Monday, February 2, 2009


The motorcycle photo is from James Gang Rides Again..........
The band photo is Traffic........

I don't know where to start. The amount and quality of music that I was being exposed to in 1970 is awe inspiring. It fed my spirit. It kept me alive. It was so real and vibrant and permeating that I think I existed on it. There was an overlapping of Soul, British R&B, Psychedelia, Southern R&B, Southern Rock, Folk, Blues, Bluegrass and Jazz, with a big heaping of fabulous songwriters- ah, so tasty, so satisfying.

I am a big fan of Traffic. I loved Dave Mason's "Alone Together" and when Van Morrison put out "Moondance", I learned about poetry and romance and rhythm. I was still listening spellbound to Blind Faith and even though Sweetheart of the Rodeo came out a couple of years earlier, I just got turned on to it sometime in '70. It is a true classic and epitomizes the fusion of genres possible then that are not so possible now.

I miss Gram Parsons every day.

"Bridge Over Troubled Water" by Simon and Garfunkel was the #1 song that year according to Billboard, and it truly captured the feeling at the time. The Beatles said "Let It Be" and broke up. That fall I was riding around Southside listening to Free's album "Fire and Water" and the single "All Right Now".

There are just too many songs and artists to put in a narrative. I am going to list them on the gadget device on the blog.

Each time I look at the titles and the album cover art I get a rush of sounds, smells, emotions, and associations that surround me like long lost family. This was my world. I mean, come on, could there ever be another song like "Lola" by the Kinks? or "Fire and Rain" by James Taylor, or "He Ain't Heavy He's My Brother" by the Hollies?

There was so much freedom to mix, to sample, to play, to experiment!There was an open invitation every day coming from everywhere. It reached me on the radio- even if it was a more watered down version of the live music that was the real thing. It came through to me- Joni Mitchell, Doors, The Who, Plastic Ono Band, Janis Joplin, Led Zeppelin, Santana, Crosby Stills and Nash, Neil Young, the Allman Brothers and on and on.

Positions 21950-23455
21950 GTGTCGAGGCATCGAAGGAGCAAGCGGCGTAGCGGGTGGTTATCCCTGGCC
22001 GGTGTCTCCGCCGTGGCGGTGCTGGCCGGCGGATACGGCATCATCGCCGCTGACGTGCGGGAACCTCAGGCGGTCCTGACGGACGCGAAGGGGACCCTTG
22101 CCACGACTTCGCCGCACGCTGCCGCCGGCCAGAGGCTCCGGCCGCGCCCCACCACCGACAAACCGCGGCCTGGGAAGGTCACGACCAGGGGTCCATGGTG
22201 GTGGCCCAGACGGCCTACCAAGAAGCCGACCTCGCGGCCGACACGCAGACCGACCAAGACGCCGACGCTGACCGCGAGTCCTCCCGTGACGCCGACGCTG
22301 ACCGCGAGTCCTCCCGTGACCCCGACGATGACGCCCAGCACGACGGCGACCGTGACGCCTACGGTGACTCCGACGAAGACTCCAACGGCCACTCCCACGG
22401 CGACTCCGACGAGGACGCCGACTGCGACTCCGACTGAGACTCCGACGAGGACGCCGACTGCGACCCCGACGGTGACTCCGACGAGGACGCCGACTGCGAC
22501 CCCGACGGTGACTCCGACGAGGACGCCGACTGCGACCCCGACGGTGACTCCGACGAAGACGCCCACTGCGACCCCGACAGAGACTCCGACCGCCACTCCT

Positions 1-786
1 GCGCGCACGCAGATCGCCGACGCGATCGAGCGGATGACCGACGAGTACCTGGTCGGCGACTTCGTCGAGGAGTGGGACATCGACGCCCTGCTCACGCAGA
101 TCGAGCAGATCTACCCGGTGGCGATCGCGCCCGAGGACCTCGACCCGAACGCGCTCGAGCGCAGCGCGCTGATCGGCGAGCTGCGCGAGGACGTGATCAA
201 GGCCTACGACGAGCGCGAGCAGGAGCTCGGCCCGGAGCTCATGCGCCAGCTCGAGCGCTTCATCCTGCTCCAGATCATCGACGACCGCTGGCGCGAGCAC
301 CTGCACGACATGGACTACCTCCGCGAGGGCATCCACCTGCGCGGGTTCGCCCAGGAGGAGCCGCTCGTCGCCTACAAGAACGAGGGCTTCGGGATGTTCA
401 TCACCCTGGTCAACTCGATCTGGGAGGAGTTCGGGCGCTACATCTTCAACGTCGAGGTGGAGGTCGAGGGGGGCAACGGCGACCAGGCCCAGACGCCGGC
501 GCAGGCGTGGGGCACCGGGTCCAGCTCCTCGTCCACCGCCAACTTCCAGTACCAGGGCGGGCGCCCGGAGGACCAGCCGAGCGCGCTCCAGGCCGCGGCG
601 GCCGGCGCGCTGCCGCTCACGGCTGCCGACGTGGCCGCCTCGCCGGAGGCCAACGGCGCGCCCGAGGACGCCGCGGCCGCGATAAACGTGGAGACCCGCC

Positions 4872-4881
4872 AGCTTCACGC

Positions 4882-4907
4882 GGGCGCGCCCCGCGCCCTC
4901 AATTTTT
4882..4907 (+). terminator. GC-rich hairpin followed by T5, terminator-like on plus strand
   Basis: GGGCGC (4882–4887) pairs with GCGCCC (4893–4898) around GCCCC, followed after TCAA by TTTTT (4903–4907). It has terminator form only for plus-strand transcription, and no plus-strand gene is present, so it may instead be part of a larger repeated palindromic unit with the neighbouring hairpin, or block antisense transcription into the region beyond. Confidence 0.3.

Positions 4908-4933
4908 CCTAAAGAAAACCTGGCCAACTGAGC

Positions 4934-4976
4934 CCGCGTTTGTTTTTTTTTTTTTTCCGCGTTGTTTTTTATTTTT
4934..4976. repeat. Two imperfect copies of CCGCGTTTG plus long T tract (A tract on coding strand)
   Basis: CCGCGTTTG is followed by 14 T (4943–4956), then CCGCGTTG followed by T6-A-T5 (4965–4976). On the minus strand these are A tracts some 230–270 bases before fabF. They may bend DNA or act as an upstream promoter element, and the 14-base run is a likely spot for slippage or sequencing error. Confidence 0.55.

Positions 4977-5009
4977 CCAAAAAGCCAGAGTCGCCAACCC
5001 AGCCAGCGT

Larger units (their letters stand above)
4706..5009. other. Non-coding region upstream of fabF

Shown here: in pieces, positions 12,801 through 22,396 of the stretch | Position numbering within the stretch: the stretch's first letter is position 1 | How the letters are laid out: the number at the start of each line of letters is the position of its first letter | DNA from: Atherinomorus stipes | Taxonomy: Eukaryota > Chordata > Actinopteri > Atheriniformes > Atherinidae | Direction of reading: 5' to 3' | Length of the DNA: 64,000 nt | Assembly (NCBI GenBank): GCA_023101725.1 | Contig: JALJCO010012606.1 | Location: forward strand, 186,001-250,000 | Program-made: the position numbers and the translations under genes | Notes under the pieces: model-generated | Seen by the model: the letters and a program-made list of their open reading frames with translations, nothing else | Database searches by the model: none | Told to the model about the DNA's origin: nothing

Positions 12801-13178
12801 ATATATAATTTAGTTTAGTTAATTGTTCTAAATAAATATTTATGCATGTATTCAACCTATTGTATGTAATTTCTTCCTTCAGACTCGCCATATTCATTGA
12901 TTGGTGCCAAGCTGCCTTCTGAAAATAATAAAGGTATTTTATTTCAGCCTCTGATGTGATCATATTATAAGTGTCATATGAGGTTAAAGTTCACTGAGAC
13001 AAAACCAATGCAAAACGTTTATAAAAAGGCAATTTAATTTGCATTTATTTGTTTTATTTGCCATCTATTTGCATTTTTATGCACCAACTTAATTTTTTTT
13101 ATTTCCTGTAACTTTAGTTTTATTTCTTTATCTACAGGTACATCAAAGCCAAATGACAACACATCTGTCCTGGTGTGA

In the fall of 1969 I saw the Rolling Stones in Auburn. I almost didn't get to see them. I was living in Dorm K at Auburn and some nitwit set off the fire alarm the night before the concert. We were told that if the guilty party did not step forward then we would all be on lockdown.

It took only a few minutes before a horde of girls marched the perpetrator to the HouseMother like a sacrificial lamb. Ratting someone out vs. the Rolling Stones- hmm-let me see-Yeah, the Rolling Stones,

I went to see Alvin Lee and Ten Years After in Atlanta at the Atlanta Auditorium in December, 1970. It was like going through a door into an alternate universe. I am not sure I ever came back into this one after that. That was a heavy scene.

There was a concert in Birmingham sometime that year or the next that featured 6 bands (our only music festival) and one of them was Cactus I think. Someone told me that the Midnight's Voice was in operation then, but I don't recall it. I did see the Dixie Dregs there a few years later. I went to see the Allman Brothers free outdoors on the Quad in Tuscaloosa just on the spur of the moment one night. Wow.

Most good concerts were elsewhere and out of reach. I used to hang out at the Wooden Nickel (later called The Nick) but there was no live music then. We also went to the Upside Down Plaza and danced and carried on to juke box oldies.

Sometimes we just put on a stack of Moody Blues records and drifted away from Southside, Birmingham, Alabama, and the USA.

No comments:

Post a Comment